DC Public Schools

DC Substitute Teachers Cite Low Pay, Lack of Benefits for ‘Mass Exodus'

A drop in substitute teachers in Washington, D.C., will likely make full-time teachers and administrators spread thin this school year

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A new analysis shows D.C. Public Schools is facing a major shortage of substitute teachers as the new school year approaches, potentially impacting classrooms this fall.

The number of substitutes on the DCPS payroll dropped by nearly 50% from before the pandemic began to the start of 2022.

Many substitutes have skills that translate to other jobs in other fields, according to Myrtle Washington, the president of Washington Substitute Teachers United. That, coupled with COVID concerns spurred what she calls a “mass exodus.”

“They’re paying more money. So ... a number of substitute teachers have decided to leave, and not only that, it’s for safety reasons as well,” Washington said. “We would like to be treated as professionals and not just subs.”

According to a recent analysis from local research group D.C. Policy Center, the number of substitutes on the DCPS payroll has gone down from 987 at the start of 2020 to 501 in the first quarter of 2022.

It's not known exactly how many substitutes there are going into the upcoming school year, as D.C.’s public employee salary database has yet to update with the most recent quarter’s data.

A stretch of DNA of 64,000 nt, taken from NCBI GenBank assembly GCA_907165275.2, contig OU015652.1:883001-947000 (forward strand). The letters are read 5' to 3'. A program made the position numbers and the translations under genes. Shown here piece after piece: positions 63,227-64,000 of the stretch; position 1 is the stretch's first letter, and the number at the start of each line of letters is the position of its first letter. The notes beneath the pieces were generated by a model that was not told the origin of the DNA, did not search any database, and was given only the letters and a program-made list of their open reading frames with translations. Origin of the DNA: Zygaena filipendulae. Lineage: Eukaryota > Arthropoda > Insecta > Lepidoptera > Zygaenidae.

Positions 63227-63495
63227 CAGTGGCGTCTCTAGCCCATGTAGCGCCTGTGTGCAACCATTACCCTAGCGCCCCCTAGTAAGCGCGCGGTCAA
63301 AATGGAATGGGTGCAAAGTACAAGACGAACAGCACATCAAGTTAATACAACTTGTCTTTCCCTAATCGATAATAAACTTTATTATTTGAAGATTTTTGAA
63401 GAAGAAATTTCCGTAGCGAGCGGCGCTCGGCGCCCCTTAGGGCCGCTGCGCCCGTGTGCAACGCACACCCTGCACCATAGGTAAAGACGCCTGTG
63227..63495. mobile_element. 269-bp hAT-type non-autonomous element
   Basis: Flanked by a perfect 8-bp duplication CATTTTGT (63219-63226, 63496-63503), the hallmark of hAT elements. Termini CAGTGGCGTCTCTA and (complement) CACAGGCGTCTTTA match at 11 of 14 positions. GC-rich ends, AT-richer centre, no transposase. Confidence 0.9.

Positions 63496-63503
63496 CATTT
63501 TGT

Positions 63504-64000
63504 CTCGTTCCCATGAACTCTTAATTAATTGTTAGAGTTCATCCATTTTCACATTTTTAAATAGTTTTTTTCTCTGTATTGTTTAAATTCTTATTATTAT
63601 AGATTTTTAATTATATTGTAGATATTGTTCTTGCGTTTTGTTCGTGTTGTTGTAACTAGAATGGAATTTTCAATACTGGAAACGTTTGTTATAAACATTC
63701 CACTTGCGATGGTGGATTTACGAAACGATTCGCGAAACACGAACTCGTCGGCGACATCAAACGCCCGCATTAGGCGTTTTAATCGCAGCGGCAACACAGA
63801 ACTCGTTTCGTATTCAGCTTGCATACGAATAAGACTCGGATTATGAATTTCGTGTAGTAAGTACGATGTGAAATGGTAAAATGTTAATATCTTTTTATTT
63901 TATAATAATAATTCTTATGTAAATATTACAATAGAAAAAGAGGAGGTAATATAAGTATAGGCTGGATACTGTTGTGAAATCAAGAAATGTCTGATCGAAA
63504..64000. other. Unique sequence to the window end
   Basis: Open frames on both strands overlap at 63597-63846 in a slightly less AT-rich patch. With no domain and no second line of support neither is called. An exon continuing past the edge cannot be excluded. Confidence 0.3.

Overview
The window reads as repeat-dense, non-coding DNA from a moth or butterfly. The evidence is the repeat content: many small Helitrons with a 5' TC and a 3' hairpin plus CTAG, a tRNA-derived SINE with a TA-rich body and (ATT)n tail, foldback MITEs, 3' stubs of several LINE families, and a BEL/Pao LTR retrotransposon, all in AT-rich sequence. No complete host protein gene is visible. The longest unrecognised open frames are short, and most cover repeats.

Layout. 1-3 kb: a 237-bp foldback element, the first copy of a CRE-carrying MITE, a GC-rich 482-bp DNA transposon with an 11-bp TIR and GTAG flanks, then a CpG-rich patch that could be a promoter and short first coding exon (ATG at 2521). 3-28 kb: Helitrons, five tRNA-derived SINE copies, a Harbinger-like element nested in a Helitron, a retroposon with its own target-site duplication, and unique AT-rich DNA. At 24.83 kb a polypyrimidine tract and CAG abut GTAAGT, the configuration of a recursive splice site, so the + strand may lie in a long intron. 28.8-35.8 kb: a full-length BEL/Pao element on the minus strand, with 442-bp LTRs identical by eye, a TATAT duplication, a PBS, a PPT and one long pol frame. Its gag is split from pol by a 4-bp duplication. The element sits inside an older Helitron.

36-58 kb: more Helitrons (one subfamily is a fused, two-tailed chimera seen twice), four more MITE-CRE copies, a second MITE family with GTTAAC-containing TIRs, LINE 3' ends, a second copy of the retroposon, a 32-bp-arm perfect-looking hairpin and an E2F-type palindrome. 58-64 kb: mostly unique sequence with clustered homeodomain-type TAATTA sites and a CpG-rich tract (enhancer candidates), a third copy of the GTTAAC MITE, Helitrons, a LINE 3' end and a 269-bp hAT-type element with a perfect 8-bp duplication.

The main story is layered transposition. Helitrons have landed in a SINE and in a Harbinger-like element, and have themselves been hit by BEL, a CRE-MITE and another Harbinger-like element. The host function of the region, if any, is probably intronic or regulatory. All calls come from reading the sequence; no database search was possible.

News4 made several attempts to reach out to DCPS to ask about the substitute shortage and what’s being done to address it, but has not heard back.

“We’re needed. We knew that beforehand, but we knew it even more after going through the pandemic,” Washington said.

Having less substitute teachers has a ripple effect in the classroom. Full-time teachers are spread more thinly, and administrators sometimes have to depart from their usual roles to cover the gaps.

“Children have to go into another classroom. They split the class up. Some go to one class. Some go to another class,” Washington said.

Washington said if schools want to attract quality substitute teachers, they need to make them feel like a valued part of schools. She said she continues to teach as a substitute because she’s passionate about helping students.

“I know that I have an impact, and I’m looking forward for the impact that I get from the students, because I get a lot of love,” she said.

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